Friday, January 02, 2015

A thought for the year ahead?

Towards the end of the year it was revealed at a public meeting held by the community councils that 24% of Nairn children are living in poverty. 

Outwardly Nairn looks a prosperous town and to many visitors it is an idyllic location but behind the scenes a lot of people are obviously having a tough time of it. Perhaps this year we should ask all our MP, MSPs, MEPs, Councillors what they intend to do about poverty in Nairn. Could we ask ourselves too what we as a community could possibly do to make some difference to that appalling statistic?  


Anonymous said...

Our MP Danny Alexander seems to be very happy to open food banks whilst being a root cause for many of the poverty issues we face

I just hope enough folk see him for what he is when it comes to the general election, a tory

Anonymous said...

At a local level it'd be useful if those organisations that help with the likes of collecting food etc let the public know what they're in need of so those who can help the awful situation that some people find themselves in can give.

Also where to leave items and when

Maybe such information could be advertised through the Gurn or The Nairnshire or even a poster in a shop window?

Graisg said...

There's information here about how to help foodbanks in the Highlands anon plus details of what items are required, you can take them into the local Blyhtswood shop.

Beyond donations to foodbanks is there anything else that can be done however? Like some of the ideas that NICE had to create employment in the town etc.

chrism said...

There is also a trolley for food donations in the entrance to sainsburys in Nairn.

greenleaf said...

The big boys are not interested if the whole country goes hungry as long as they are well looked after--if Cameron gets in again God help

Anonymous said...

We're part of a society that many of us are horrified at. There are some local companies that employ people on zero hours contracts. These should be illegal, they're immoral. No chance of getting a mortgage and every likelihood of getting evicted in any given week. No job security, no future
I would ask local companies to stand up against such working practices, I'm sure I'd pay 1p more for an item if it meant that their employees had real contracts of employment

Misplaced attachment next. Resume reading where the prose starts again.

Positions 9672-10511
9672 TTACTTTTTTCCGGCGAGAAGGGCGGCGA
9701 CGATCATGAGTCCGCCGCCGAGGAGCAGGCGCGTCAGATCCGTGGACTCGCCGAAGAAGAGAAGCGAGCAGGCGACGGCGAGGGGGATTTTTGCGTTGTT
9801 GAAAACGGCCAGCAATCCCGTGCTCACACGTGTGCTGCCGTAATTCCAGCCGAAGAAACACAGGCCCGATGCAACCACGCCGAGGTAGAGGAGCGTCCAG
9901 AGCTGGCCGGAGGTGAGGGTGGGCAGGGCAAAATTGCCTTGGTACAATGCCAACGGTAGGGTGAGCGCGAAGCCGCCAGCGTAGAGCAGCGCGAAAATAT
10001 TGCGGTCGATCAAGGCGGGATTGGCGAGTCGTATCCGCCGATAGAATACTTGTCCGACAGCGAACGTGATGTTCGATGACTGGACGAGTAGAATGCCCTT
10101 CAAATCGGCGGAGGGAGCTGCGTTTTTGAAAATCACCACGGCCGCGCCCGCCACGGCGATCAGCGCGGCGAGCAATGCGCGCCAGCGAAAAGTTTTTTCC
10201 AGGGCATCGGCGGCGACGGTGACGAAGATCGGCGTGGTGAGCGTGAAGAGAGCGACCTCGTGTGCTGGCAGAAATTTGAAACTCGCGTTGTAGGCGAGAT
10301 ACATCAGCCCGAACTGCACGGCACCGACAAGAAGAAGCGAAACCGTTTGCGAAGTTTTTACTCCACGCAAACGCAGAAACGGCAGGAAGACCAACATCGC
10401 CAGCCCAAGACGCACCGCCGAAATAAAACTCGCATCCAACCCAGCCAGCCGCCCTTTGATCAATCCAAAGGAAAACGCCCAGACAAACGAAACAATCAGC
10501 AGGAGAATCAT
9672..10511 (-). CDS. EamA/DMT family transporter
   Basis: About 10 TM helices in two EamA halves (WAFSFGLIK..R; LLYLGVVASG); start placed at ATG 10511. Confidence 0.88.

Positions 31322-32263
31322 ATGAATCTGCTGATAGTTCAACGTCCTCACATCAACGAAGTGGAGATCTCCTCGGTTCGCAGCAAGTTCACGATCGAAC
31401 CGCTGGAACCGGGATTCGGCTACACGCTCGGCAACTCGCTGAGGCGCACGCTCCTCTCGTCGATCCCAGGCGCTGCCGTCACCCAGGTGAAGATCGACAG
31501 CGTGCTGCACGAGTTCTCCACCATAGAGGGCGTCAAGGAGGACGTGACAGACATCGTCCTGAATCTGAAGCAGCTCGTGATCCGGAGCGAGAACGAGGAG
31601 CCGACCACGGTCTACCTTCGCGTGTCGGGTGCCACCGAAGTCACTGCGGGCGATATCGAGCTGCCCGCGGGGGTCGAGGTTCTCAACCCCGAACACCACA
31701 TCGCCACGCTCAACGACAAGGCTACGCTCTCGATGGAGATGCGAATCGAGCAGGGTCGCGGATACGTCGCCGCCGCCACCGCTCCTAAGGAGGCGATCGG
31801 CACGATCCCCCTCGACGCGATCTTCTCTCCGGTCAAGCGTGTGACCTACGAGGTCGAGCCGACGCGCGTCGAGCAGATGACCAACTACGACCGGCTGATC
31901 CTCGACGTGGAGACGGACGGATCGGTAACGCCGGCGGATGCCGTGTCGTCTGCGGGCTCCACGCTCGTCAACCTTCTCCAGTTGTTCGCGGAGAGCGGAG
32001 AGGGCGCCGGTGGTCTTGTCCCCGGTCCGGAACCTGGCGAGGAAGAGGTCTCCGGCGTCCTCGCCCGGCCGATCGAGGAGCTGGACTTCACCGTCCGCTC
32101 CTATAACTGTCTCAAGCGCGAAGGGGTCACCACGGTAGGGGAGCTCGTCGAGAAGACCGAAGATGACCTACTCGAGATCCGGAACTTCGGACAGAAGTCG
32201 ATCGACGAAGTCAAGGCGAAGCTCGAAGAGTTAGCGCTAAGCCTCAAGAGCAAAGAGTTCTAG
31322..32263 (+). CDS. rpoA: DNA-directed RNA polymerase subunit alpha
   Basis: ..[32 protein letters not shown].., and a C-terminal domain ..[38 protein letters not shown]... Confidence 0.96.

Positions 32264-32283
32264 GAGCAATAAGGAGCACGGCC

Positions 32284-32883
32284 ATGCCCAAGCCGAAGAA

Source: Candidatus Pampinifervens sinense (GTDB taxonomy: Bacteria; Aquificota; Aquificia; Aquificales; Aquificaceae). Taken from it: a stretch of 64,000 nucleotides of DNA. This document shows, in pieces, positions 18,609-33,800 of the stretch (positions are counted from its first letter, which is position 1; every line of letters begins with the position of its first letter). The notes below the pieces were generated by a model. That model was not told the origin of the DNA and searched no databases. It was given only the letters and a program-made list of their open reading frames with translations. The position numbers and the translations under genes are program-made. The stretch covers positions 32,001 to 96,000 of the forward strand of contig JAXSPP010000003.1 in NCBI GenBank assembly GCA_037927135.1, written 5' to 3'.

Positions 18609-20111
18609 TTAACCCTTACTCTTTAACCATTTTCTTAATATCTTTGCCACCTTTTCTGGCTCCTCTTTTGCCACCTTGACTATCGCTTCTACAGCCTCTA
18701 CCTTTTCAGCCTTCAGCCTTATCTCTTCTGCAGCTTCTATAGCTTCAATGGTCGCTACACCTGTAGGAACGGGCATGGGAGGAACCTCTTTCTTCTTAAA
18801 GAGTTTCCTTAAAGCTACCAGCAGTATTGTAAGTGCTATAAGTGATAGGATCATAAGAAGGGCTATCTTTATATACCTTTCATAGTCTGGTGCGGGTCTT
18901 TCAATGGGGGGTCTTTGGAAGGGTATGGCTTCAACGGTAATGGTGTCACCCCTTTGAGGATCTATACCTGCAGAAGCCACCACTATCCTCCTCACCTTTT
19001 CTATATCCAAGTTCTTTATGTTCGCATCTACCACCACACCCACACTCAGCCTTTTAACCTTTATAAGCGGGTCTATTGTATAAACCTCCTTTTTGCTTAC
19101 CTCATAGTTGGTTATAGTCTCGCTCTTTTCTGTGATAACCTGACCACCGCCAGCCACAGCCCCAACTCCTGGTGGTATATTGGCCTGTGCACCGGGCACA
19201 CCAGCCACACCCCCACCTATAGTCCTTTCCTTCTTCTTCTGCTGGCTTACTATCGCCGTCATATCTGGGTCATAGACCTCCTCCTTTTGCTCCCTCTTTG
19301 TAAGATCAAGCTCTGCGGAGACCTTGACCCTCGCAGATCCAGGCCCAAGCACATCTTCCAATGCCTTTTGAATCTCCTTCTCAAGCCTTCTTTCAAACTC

The alternative is that taxpayers foot the bill for the likes of tax credits and unemployment benefit

Anonymous said...

Anonymous 11:28pm - I quite agree. But I'd go further and say that local employers should pay the living wage, never mind the minimum wage!

Anonymous said...

Before you get too outraged read up on how Save The Children define poverty in modern Scotland. I'm not saying it's a laugh a minute, but neither is it necessarily malnutrition, disease and squalid living conditions

Anonymous said...

There are lots of small businesses using zero hours contracts who would have to shut the doors if they had to provide full time work for all their employees. Workloads can fluctuate due to orders, seasonality and other factors. It's not all about fat cats maximising profits, it's sometimes about the difference between being economically viable and not - which means no jobs.

Graisg said...

Can that Save the Children information be found online anon?

Anonymous said...

@Anon 12:53

I have worked a zero hours contract for quite a large Nairn employer which some people might be quite surprised to learn employs people on zero hours

Some weeks I earned so little I could not afford to pay my rent and that was without eating.

If a company can only survive by employing you on zero hours then sorry it doesn't deserve to exist it's the next thing to slavery

On top of that it is costing the tax payer as may people on such contracts claim the likes of tax credits and other benefits

Anonymous said...

Child poverty in the UK is defined by Save the Children as a family of 4 living on less than £17,200 per year or £330 per week, or a single parent with 2 children getting by on less than £13,500 or £258 per week.

Also see this BBC article -

"When we talk about poverty in the UK today we rarely mean malnutrition or the levels of squalor of previous centuries, or even the hardships of the 1930s before the advent of the welfare state.

It is a relative concept. 'Poor' people are those who are considerably worse off than the majority of the population" - Joseph Rowntree Foundation.

Unfortunately some people will always earn less than others. Some people technically living in poverty will be managing fine although unable to afford luxuries such as holidays and Sky TV. Others will be struggling to find their next meal. The raw statistic that 24% of children in Nairn are living in poverty suggests a large scale problem, when in fact we need to focus on the smaller proportion who really need help.